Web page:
Driving insurance growth in Asia by hiring local CEOs
The Jakarta Post
Claude A, Accum, President of Sun Life Financial Asia, a Canada-based financial services company, views Asia as having a bright outlook for the insurance industry and believes that accessing the best brains from the companies he leads in the region paves the way to achieving growth.
Asia’s increasing GDP and population growth have favoured Sun Life Financial Asia’s business in the region, with the company’s policy of investing in local career paths, such as by hiring local CEOs, proving effective in strengthening its customer base, according to a top foreign insurance executive.
Claude A. Accum, President of Sun Life Financial Asia, a Canada-based financial service company, said that two thirds of Sun Life Financial’s customer base was expected to be outside Canada, with a large portion expected to be in Asia in the next five years.
“A quarter of Sun Life Financial’s income can come from Asia,” said Claude, who was appointed as President of Sun Life Financial Asia last year.
According to Claude, Asia contributed C$100 million in the first quarter of 2018, and is looking to generate C$400 million to C$500 million per year. “Three years ago, Asia contributed 7 percent of our company’s total earning and today, it is closer to 17 percent and growing. This means it will become one of the major pillars in terms of earning contribution,” he said.
He attributed Sun Life’s growth in Asia to the region’s GDP increase of between 5 to 6 percent and its population growth, with a rising middle class.
Amid this highly favorable backdrop, Sun Life’s strategy to invest in local career paths in the company’s operations in Asia by hiring local CEOs and management teams from the respective countries where Sun Life operates has succeeded in expanding its business to local markets, which contributes to strengthening its customer base, according to Claude.
Sun Life, established in Canada in 1865, has operated in Asia since the 1890s, with Hong Kong becoming the first location of its operations in the region, followed by the Philippines. Sun Life has since expanded its business to China, India, Malaysia, Vietnam and Indonesia.
Of the seven countries where Sun Life operates, five are under the helm of local CEOs, including Sun Life Financial Indonesia, Claude disclosed. Sun Life began to be helmed by a local leader in Indonesia in 2015 when Elin Waty was appointed as CEO of Sun Life Financial Indonesia.
“We are moving upward. Indonesia ranks closer to number five of the seven countries where Sun Life operates. This will continue to progress in the next five years,” he said.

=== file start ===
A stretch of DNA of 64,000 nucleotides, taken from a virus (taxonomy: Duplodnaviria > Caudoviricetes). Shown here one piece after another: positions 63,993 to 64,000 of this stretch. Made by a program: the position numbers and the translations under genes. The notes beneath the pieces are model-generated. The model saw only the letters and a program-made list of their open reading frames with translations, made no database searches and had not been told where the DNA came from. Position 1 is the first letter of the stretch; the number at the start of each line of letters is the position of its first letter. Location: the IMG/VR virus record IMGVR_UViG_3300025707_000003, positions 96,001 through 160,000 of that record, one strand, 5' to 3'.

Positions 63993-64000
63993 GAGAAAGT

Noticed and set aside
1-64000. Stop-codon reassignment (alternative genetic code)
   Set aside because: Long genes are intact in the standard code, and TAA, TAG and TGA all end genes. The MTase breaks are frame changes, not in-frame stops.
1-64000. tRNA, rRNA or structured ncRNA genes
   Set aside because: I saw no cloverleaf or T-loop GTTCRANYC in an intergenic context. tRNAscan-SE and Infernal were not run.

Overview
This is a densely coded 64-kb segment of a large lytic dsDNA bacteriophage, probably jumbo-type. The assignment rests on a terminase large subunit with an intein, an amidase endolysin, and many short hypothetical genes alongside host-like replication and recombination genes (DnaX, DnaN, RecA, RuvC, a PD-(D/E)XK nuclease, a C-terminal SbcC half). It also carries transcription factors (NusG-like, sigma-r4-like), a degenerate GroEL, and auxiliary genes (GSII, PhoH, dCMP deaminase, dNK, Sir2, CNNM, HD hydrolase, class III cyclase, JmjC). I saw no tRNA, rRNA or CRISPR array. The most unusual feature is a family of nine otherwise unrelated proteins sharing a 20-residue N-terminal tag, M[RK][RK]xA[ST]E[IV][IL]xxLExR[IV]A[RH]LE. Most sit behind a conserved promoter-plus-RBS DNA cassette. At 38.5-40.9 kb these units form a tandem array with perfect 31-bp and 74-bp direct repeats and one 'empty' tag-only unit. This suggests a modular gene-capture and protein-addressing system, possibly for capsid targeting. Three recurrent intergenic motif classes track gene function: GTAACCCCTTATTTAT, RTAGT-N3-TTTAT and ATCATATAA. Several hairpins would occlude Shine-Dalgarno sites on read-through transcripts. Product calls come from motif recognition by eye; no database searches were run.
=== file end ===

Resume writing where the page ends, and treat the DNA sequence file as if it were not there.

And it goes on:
According to Claude, the market penetration index in Indonesia and the Philippines is at 1.5 percent, lower compared to the 5 to 6 percent recorded in mature countries. “So there is an opportunity for insurance penetration to quadruple. Here in Indonesia, with a population of some 260 million, you can double your size every four or five years, which means you are creating the future.” he pointed out.
In such saturated markets as Canada with population of 30 million, he said, it takes 12 years to double the market share or create the future.
Claude A. Accum, based in Sun Life’s Asia Regional Office in Hong Kong, was recently in town to speak with Sun Life Indonesia’s CEO Elin Waty and her management team and visit several of Indonesia’s cities to have a glimpse of the local insurance market.
As President of Sun Life Financial Asia, Claude is responsible for the company’s Insurance & Wealth business in Asia, and for Sun Life’s International High Net Worth insurance business.
Claude joined Sun Life in 1983 and has deep business and functional experience across the company and the industry from serving in a variety of senior leadership roles at the company.
Prior to his appointment to Asia, he led the company’s global risk, actuarial and asset-liability management functions as Executive Vice-President and Chief Risk Officer. Claude previously headed Sun Life’s pension and individual life businesses in Canada and the United States and held leadership roles in actuarial, risk and investments.
Indonesia -- one of the seven economically growing countries where Sun Life operates -- has become Sun Life’s target for growth given the country’s increasing GDP and rising middle class.
As of 2018, Sun Life has operated in Indonesia for 23 years, which is a relatively short time compared to Hong Kong and the Philippines where the company has operated for over 125 years and 123 years respectively.
According to Claude, the standard of living in Asian countries, including Indonesia, has been on the increase compared to the Western world.